Scientist of the Day - François-Michel de Rozière
François-Michel de Rozière, a French mining engineer, was born Sep. 29, 1775. Fresh out of the new School of Mines, he was snared by the organizers of Napoleon's scientific expedition to Egypt in 1798 and sent along as an assistant mineralogist. When his chief, Deodat de Dolomieu, became sick and went home after only 9 months, Rozière was suddenly bumped up to chief mineralogist, at the age of 23. And so he turned his attention to collecting mineral samples from all over Egypt. Upon his return to Paris in 1801, he took charge of writing the volume on minerals for the scientific report on Napoleon’s expedition, the Description de l’Égypte (1809-28). His volume is beautiful, with 115 illustrations of minerals, printed in color, which was unusual for engravings at that time, which were generally hand-colored, if they were colored at all. We reproduce two of the plates above, full-size and then in detail; these plates depict basalts and syenites, the granite-like rocks that are found on the upper Nile near Aswan and were the source for all of Egypt's monolithic obelisks. We displayed this volume in our 2006 exhibition, Napoleon and the Scientific Expedition to Egypt.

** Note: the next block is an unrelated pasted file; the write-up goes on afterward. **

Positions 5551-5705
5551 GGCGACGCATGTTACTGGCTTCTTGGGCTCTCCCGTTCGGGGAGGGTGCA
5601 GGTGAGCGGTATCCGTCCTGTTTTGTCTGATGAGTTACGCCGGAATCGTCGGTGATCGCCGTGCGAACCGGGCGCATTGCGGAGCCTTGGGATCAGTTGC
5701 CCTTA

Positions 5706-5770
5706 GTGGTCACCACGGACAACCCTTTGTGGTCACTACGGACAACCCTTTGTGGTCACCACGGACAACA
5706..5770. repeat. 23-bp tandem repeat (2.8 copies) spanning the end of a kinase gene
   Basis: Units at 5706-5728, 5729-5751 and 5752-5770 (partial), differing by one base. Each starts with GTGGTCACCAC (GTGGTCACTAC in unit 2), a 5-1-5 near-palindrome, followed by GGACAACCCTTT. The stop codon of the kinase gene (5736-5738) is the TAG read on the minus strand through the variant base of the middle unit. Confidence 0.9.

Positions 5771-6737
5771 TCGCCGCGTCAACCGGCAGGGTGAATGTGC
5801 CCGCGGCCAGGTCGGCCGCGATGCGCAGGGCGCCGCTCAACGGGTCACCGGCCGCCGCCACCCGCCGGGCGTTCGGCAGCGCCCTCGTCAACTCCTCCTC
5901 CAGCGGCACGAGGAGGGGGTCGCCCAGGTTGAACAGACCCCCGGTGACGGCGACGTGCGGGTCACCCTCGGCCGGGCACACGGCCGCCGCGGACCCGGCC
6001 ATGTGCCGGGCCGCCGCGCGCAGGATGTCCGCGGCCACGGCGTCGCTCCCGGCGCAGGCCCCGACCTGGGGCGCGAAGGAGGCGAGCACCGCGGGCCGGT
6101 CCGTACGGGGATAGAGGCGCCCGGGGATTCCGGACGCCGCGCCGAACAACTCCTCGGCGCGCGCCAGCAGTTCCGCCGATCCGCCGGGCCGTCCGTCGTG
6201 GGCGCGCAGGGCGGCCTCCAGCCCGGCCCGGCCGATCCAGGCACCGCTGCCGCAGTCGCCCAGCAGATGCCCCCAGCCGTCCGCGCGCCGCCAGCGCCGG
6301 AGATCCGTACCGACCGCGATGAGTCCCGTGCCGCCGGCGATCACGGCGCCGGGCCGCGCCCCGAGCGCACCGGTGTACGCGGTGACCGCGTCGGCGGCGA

One of the perks of being a Napoleonic scientist is that you had your portrait drawn by a skilled portraitist, Andre Dutertre, and then engraved and printed in 1830 in Louis Reybaud's Histoire de l'expedition francaise en Egypte (1830-36). We have this 10-volume set in the Library, crammed with Dutertre portraits of Napoleon’s savants, and we include above, as the fifth image, Dutertre's sketch of Rozière.
Dr. William B. Ashworth, Jr., Consultant for the History of Science, Linda Hall Library and Associate Professor, Department of History, University of Missouri-Kansas City. Comments or corrections are welcome; please direct to email@example.com.